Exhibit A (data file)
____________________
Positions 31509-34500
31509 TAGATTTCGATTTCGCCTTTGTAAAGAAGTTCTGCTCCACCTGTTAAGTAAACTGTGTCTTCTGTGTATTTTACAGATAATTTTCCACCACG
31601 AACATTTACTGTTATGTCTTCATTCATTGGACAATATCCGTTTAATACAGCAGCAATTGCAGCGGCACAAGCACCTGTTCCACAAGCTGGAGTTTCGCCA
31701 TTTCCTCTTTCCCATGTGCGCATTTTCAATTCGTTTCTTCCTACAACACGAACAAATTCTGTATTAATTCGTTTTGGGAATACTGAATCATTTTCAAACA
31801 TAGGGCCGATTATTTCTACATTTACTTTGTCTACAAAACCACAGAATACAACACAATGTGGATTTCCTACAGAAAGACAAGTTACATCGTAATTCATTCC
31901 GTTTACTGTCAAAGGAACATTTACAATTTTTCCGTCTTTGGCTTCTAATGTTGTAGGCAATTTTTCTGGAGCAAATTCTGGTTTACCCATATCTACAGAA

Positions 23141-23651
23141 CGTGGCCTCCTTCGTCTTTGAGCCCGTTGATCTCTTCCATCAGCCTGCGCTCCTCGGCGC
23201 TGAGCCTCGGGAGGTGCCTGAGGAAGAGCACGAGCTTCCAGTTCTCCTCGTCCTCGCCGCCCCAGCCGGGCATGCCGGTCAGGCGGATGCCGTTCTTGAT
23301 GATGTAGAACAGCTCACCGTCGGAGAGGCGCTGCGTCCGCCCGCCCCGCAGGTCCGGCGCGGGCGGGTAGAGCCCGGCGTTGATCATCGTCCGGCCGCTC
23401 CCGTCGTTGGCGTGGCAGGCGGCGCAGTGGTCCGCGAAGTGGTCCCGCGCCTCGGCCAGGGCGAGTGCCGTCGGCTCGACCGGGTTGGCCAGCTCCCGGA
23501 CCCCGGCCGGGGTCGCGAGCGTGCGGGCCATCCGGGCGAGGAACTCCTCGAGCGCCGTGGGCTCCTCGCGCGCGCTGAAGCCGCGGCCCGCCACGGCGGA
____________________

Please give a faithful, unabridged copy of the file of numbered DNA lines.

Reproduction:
Positions 31509-34500
31509 TAGATTTCGATTTCGCCTTTGTAAAGAAGTTCTGCTCCACCTGTTAAGTAAACTGTGTCTTCTGTGTATTTTACAGATAATTTTCCACCACG
31601 AACATTTACTGTTATGTCTTCATTCATTGGACAATATCCGTTTAATACAGCAGCAATTGCAGCGGCACAAGCACCTGTTCCACAAGCTGGAGTTTCGCCA
31701 TTTCCTCTTTCCCATGTGCGCATTTTCAATTCGTTTCTTCCTACAACACGAACAAATTCTGTATTAATTCGTTTTGGGAATACTGAATCATTTTCAAACA
31801 TAGGGCCGATTATTTCTACATTTACTTTGTCTACAAAACCACAGAATACAACACAATGTGGATTTCCTACAGAAAGACAAGTTACATCGTAATTCATTCC
31901 GTTTACTGTCAAAGGAACATTTACAATTTTTCCGTCTTTGGCTTCTAATGTTGTAGGCAATTTTTCTGGAGCAAATTCTGGTTTACCCATATCTACAGAA

Positions 23141-23651
23141 CGTGGCCTCCTTCGTCTTTGAGCCCGTTGATCTCTTCCATCAGCCTGCGCTCCTCGGCGC
23201 TGAGCCTCGGGAGGTGCCTGAGGAAGAGCACGAGCTTCCAGTTCTCCTCGTCCTCGCCGCCCCAGCCGGGCATGCCGGTCAGGCGGATGCCGTTCTTGAT
23301 GATGTAGAACAGCTCACCGTCGGAGAGGCGCTGCGTCCGCCCGCCCCGCAGGTCCGGCGCGGGCGGGTAGAGCCCGGCGTTGATCATCGTCCGGCCGCTC
23401 CCGTCGTTGGCGTGGCAGGCGGCGCAGTGGTCCGCGAAGTGGTCCCGCGCCTCGGCCAGGGCGAGTGCCGTCGGCTCGACCGGGTTGGCCAGCTCCCGGA
23501 CCCCGGCCGGGGTCGCGAGCGTGCGGGCCATCCGGGCGAGGAACTCCTCGAGCGCCGTGGGCTCCTCGCGCGCGCTGAAGCCGCGGCCCGCCACGGCGGA